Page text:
If your enterprise needs a flexible, reliable storage solution that won't break the bank, Jack Wallen recommends checking out SUSE's SES 3.
Many companies wind up shelling out massive amounts of money so they can afford to grow storage to fit their ever-expanding needs. It doesn't have to be this way.
SUSE Enterprise Storage (SES) 3 is a scalable, resilient solution that can provide a unified software-defined storage cluster. It can also offer applications with object and block storage with scalability up to petabytes. Plus, SES 3 can be run on commodity, off-the-shelf servers and drives -- no proprietary hardware components necessary. According to SUSE, this could save enterprises up to 50% over traditional storage arrays and appliances; in certain deployments, that could be a sizable chunk of change.
SEE: Ebook -- Storage spotlight: SAN, NAS, tape, and all-flash arrays (Tech Pro Research)
Nils Brauckmann, CEO of SUSE, had this to say regarding the release of SUSE's storage offerings:
"We are entering an era when data will be the real differentiator among companies and competitors. Those that can effectively collect, store and analyze huge amounts of data will be able to outmaneuver others in the market. This solution is built to provide customers a strong foundation for their future data growth."
Scalability is key for any enterprise. Scalability and affordability, however, can mean the difference between being able to expand to truly meet your needs versus struggling to meet those needs. Believe it or not, equal parts affordability and expandability is a thing...a thing brought to you by one of the most trusted names in open source enterprise solutions: SUSE.
Powered by the Jewel release of Ceph (the most popular OpenStack distributed storage solution on the planet), SES 3 separates the physical storage hardware from the data storage logic to provide an intelligent software-defined storage solution that is scalable, self-managing, highly available, and flexible. The feature list includes:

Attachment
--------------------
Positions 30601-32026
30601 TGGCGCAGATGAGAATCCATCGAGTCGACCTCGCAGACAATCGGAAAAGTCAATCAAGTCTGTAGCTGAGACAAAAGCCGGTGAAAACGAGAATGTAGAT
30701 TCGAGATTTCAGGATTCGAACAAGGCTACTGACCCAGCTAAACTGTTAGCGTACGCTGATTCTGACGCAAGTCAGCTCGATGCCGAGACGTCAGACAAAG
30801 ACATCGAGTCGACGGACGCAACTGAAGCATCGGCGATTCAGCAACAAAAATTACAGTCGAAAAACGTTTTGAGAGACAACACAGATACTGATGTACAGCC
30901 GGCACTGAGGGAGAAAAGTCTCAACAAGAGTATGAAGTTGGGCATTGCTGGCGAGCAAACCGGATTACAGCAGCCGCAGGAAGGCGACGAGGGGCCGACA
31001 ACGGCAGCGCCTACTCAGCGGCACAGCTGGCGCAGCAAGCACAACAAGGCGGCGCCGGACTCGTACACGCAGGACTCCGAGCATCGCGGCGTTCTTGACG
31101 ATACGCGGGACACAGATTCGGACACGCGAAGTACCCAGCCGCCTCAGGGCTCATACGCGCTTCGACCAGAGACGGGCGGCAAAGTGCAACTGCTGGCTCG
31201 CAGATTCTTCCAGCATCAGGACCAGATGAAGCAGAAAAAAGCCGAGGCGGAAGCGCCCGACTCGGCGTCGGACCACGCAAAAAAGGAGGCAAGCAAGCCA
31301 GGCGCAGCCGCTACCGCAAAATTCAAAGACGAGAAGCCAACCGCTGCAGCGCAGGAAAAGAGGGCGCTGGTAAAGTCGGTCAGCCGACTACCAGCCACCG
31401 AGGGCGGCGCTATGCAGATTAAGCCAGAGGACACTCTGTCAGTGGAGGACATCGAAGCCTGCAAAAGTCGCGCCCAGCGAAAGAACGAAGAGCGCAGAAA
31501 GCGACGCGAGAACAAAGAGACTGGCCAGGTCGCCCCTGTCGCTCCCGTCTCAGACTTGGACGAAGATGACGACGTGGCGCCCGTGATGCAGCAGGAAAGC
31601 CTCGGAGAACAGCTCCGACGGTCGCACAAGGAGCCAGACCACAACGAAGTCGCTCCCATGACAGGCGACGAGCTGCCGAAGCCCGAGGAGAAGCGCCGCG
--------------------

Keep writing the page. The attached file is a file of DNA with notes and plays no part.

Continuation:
- Cache tiering
- Thin provisioning
- Copy-on-write clones
- Erasure coding
- Heterogeneous OS block access (iSCSI)
- Unified object, block, and file system access
- APIs for programmatic access
- OpenStack integration
- Online scalability of nodes or capacity
- Online software updates
- Data-at-rest encryption
- POSIX-compliant CEPH file system
- Multisite object replication
- Simplified management
Why not just use CEPH?
There are two main reasons why you would want to go with SES 3 over Ceph. The first is integration into the SUSE ecosystem; if you employ SUSE Linux Enterprise Server, you can trust that SES 3 will be tightly integrated with the SUSE platform. The second is support; SUSE offers world-class support for its products, and its storage solution is no exception.
SEE: Building the Software Defined Data Center (ZDNet/TechRepublic special feature)
There's yet another reason your company might want to join the SUSE community: SUSE recently announced a partnership with Hewlett Packard Enterprise to deliver HPE Scalable Object Storage Solution, which uses SES 3. This solution is supported on the HPE Apollo 4000 servers, the HPE ProLiant DL380 server, and the HPE Cloudline CL5200 servers. This solution is also integrated and certified to work with HPE Data Protector.
Technology you can depend upon
SUSE SES 3 lives up to everything Linux has to offer and more. If you're looking for a storage solution that will exceed your needs and not your budget, SES 3 might be the ideal choice.
- SUSE Enterprise Storage 3 released for serious storage work (ZDNet)
- HPE announces software-defined platform for high-performance computing (TechRepublic)
- 5 reasons why VirtualBox has a place in the data center (TechRepublic)
- 10 compelling reasons to consider open source for your enterprise storage needs (TechRepublic)
- Six things that make open source a no-brainer for your company (TechRepublic)